Mum of four Laura said: “We were walking down the corridor and she turned around and said ‘my headache is coming back’.

“Just as she put her hand to her head, she collapsed.

“I had never heard of a child having a stroke, I was in shock, we couldn’t get to grips with what the doctors were talking about until they showed us her scans and we saw the damage.

“To actually witness my child’s face visibly dropping on one side was horrific, it was like something out of a horror film.”

After extensive research, Laura has discovered a machine which would give Victoria the use of her arm again, by stimulating the nerves which send messages to the limb from the brain.







Victoria before her strokes, which damaged a third of her brain
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Image:

Laura Hindle)







Now Victoria has been left with limited use of her left arm
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Image:

Laura Hindle)

Victoria has already benefited from temporary use of the Saebo-stimulator Pro machine in the weeks after her strokes while recovering at The Children’s Trust for children with brain injuries.

But now Laura is desperate to give her daughter a “normal life” after admitting that some children have already started teasing Victoria for her injury.

Now Laura has set up a GoFundMe to raise £1,000 for the machine and therapy to help Victoria, with any proceeds spent on further rehabilitation which could help a normal lifestyle.

She said: “People that don’t know Victoria might just think that she has had an injury because of her walk.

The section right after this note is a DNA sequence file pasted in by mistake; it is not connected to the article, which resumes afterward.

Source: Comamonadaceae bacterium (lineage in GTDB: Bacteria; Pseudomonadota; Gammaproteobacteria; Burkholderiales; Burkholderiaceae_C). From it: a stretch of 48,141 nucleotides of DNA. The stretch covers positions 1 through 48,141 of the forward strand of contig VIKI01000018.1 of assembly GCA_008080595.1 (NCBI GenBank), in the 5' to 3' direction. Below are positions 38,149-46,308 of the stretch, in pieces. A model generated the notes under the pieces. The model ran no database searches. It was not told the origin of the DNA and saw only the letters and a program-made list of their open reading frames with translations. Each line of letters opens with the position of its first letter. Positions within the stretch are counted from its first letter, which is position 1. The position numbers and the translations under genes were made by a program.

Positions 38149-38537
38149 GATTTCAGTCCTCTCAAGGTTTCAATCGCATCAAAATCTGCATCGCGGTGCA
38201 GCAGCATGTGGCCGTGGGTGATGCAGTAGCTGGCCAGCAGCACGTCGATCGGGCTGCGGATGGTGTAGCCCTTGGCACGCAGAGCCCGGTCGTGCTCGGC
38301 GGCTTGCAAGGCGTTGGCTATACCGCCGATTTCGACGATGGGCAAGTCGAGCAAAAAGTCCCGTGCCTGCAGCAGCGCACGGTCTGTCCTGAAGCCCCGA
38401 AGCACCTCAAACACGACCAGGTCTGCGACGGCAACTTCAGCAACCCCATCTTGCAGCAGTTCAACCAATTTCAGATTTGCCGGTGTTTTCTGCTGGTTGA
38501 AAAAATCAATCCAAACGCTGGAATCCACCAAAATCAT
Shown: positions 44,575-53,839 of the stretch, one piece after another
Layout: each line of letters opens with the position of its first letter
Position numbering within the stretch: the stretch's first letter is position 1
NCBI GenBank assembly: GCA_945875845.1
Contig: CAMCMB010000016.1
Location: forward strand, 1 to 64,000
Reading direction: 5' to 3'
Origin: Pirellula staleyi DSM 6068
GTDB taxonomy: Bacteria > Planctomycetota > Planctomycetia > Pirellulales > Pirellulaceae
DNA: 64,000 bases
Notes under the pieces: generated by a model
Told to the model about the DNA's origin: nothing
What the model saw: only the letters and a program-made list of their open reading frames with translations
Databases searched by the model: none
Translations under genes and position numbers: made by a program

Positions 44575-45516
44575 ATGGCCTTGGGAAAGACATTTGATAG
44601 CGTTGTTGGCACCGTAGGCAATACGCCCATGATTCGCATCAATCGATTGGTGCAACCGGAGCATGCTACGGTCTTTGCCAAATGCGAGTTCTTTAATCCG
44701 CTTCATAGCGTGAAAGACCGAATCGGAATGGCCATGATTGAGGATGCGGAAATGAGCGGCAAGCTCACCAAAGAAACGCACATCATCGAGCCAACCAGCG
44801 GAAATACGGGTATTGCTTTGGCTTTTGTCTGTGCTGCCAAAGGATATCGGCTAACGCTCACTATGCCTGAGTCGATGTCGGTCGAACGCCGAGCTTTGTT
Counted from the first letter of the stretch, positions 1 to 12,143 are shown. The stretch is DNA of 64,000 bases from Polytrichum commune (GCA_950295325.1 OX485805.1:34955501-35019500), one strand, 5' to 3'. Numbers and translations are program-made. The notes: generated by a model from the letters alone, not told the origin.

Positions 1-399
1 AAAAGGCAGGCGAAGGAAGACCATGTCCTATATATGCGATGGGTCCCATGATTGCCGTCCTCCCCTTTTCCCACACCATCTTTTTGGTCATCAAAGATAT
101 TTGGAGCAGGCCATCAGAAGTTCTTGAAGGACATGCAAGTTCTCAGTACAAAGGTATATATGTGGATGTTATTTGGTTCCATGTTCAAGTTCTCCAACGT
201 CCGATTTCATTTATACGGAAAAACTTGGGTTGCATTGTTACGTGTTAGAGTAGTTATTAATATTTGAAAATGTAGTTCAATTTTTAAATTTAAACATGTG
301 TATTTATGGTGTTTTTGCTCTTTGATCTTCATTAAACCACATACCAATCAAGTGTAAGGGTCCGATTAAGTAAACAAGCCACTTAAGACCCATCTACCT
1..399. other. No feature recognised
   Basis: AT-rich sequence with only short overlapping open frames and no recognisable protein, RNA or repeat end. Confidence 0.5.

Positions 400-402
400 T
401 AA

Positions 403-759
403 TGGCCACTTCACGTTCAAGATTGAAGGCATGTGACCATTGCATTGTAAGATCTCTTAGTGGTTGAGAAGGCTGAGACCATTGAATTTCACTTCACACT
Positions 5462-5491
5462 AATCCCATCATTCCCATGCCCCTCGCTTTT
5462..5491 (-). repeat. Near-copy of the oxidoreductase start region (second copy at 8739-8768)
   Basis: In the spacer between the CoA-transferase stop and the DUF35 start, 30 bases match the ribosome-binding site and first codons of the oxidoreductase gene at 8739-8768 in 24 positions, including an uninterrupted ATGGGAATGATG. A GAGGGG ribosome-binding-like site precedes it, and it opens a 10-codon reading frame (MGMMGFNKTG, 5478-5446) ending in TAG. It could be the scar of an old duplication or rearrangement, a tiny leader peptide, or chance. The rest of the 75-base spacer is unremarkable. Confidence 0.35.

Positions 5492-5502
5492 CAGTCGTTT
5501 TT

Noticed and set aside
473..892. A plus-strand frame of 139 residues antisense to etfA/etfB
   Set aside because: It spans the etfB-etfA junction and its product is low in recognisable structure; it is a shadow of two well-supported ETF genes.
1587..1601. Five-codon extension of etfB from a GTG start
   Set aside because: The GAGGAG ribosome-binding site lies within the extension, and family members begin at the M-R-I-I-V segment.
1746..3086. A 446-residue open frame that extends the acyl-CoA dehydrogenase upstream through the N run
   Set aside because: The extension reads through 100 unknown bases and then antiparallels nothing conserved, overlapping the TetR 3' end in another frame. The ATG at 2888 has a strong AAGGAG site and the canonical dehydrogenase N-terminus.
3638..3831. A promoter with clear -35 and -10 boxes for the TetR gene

“But she experiences extreme fatigue and she has a tendency to fall over a lot.

“She’s already had some grief from other kids being unkind saying things like ‘you can’t play with us because you only have one arm’.

“It’s difficult because children often don’t understand things they can’t see and a stroke is something you can’t see.







Victoria with her younger brother Joshua before she suffered her stroke
(

Image:

Laura Hindle)







Now Victoria’s smile is still slightly affected as a result of the hemiplegia or weakness on her left side
(

Image:

Laura Hindle)

“It’s heartbreaking to watch her sometimes because she wants so badly to be able to do something as simple as remove a pen lid without having to ask someone to do it for her, or putting her school tie on.

“She’s such a bright and bubbly little girl, she loves dancing and playing just like any other child of her age.

“I want her to have access to everything anyone can expect from a normal life like being able to do her makeup when she gets older.

“I always tell her, you’re no different to anybody else, you just need a bit more time.”

To donate to Victoria’s fundraiser, click here.

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George Holan

George Holan is chief editor at Plainsmen Post and has articles published in many notable publications in the last decade.